Voltage-gated sodium channels are members of a large family with similar pore structures. The mechanism of opening and closing is unknown, but structural studies suggest gating via bending of the inner pore helix at a glycine hinge. Here we provide functional evidence for this gating model for the bacterial sodium channel NaChBac. Mutation of glycine 219 to proline, which would strongly favor bending of the α helix, greatly enhances activation by shifting its voltage dependence -51 mV and slowing deactivation by 2000-fold. The mutation also slows voltage-dependent inactivation by 1200-fold. The effects are specific because substitutions of proline at neighboring positions and substitutions of other amino acids at position 219 have much smaller functional effects. Our results fit a model in which concerted bending at glycine 219 in the S6 segments of NaChBac serves as a gating hinge. This gating motion may be conserved in most members of this large ion channel protein family.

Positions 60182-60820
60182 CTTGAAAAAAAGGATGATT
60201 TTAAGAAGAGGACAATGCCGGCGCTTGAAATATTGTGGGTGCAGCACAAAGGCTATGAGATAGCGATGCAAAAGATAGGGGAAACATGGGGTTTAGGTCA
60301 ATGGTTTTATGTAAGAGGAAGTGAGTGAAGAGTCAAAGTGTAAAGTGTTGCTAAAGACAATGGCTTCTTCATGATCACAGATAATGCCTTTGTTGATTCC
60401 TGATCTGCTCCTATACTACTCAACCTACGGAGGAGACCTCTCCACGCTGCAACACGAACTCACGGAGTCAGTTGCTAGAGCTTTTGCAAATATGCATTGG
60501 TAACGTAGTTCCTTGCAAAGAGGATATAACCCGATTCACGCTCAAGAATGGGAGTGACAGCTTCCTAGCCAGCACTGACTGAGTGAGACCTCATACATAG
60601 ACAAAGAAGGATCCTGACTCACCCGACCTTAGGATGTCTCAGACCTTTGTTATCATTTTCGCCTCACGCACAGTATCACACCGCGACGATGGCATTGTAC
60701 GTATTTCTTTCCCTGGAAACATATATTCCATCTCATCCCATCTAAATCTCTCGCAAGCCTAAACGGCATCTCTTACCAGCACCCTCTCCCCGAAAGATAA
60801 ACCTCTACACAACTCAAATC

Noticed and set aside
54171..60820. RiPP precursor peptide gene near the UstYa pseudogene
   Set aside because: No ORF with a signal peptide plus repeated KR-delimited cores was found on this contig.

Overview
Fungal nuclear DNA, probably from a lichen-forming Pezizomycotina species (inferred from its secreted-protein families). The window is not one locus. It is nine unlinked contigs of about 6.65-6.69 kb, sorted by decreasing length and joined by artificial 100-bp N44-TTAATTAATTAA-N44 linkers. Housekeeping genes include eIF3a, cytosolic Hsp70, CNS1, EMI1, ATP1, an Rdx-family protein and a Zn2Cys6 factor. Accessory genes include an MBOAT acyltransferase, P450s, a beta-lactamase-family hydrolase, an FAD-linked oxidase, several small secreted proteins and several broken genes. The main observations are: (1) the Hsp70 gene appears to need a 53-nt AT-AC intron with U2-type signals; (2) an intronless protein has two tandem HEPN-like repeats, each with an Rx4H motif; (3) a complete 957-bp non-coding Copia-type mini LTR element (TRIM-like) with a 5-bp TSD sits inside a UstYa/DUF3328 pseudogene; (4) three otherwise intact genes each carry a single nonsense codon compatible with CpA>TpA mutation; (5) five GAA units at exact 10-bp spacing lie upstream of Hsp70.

ASJC Scopus subject areas